According to Bulsara, hair color, along with straightening/smoothing and basic cutting and styling services, were all major growth drivers, primarily at booth-rentals, family/economy chains and men’s barber shop chains.

That’s the trio of salon models to watch, say industry pundits, especially as some of the biggest players in the market aren’t faring so well. That is aside from independent artistic salons in major metropolitan areas that will always have their affluent clients who are often less affected by economic downtrends.
Regis Corporation—which owns, franchises or holds ownership interests in approximately 12,700 worldwide locations under names such as Supercuts, Sassoon Salon, Regis Salons, MasterCuts, Cost Cutters and Hair Club for Men and Women—has had a tough go of it.

The firm has reported 15 successive quarters of declines at most of its salons and is currently undergoing a major top-down reorganization, according to PCR.

Bulsara told Happi that he believes the “firm should emerge from reorganization as a better managed, well-run company and retain leadership after the extensive reorganization.”

Where They’re Cutting, They’re Growing
“Family economy chains like Great Clips and Sports Clips are doing extremely well and they are garnering share from older mid-tier salon chains like Regis, JCPenney and Hair Cuttery,” Bulsara said.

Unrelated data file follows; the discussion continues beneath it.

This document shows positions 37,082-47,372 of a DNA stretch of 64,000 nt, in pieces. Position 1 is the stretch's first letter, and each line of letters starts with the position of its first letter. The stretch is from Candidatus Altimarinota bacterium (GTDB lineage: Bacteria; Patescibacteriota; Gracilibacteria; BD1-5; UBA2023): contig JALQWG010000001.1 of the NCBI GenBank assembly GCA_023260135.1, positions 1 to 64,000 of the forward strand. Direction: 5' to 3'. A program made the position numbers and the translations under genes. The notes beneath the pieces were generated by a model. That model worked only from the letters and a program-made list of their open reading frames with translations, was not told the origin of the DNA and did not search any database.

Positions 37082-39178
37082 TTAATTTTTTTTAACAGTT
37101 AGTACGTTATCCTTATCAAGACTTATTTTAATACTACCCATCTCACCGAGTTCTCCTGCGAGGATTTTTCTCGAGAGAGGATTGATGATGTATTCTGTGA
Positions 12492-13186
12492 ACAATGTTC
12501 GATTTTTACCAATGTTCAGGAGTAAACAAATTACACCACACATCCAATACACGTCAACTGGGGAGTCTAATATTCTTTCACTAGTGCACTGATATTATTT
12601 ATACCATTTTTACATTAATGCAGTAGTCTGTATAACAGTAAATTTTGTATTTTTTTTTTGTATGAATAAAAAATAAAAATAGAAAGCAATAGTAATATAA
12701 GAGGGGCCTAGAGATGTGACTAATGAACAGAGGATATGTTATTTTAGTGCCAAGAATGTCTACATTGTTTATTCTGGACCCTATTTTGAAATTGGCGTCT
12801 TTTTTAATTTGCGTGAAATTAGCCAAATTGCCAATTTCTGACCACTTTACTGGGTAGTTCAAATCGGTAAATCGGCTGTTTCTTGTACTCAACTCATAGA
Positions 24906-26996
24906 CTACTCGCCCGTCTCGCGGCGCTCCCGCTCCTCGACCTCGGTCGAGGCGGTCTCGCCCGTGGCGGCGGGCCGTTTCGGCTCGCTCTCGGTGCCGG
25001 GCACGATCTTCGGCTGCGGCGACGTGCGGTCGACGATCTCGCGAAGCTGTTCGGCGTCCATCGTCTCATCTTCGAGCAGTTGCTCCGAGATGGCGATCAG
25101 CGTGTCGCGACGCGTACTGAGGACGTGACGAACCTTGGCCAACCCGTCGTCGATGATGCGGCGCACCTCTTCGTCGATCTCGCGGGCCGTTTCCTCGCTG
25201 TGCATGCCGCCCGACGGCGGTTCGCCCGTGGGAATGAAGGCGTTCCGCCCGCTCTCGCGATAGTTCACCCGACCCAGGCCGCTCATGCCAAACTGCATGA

Sport Clips Haircuts, in fact, says 2011 was its best year to date, with retail sales hitting $250 million, no store closings and strong franchise sales, according to company officials.

“There are several [reasons] that I believe are major contributors to our success, the first being our values. Sport Clips built its success and continues to do so by running our company on strong values. It’s these values we hold each other accountable for, and we coach and train to these values in everything that we do,” said Julie Vargas, director of career opportunities at the Georgetown, TX-based company.

Vargas contends savvy operating standards have also contributed to Sports Clips’ success.

“We built Sport Clips with the intent of delivering more than just a service—but better yet, an experience—one our clients would perceive as an experience unlike anywhere else.”

Sebastian’s new Shine Crafter wax.
The salon’s design makes sports fans feel at home—there’s an ample supply of TVs showing sports games and locker room style fixtures—but founder and CEO Gordon Logan was really zeroing in on what men, in general, wanted. Through surveying his existing clientele, Logan (who owned and operated salons throughout Texas) was able to gain insight into what they liked and disliked about their current and past experiences before opening the first Sports Clips Haircuts in 1995.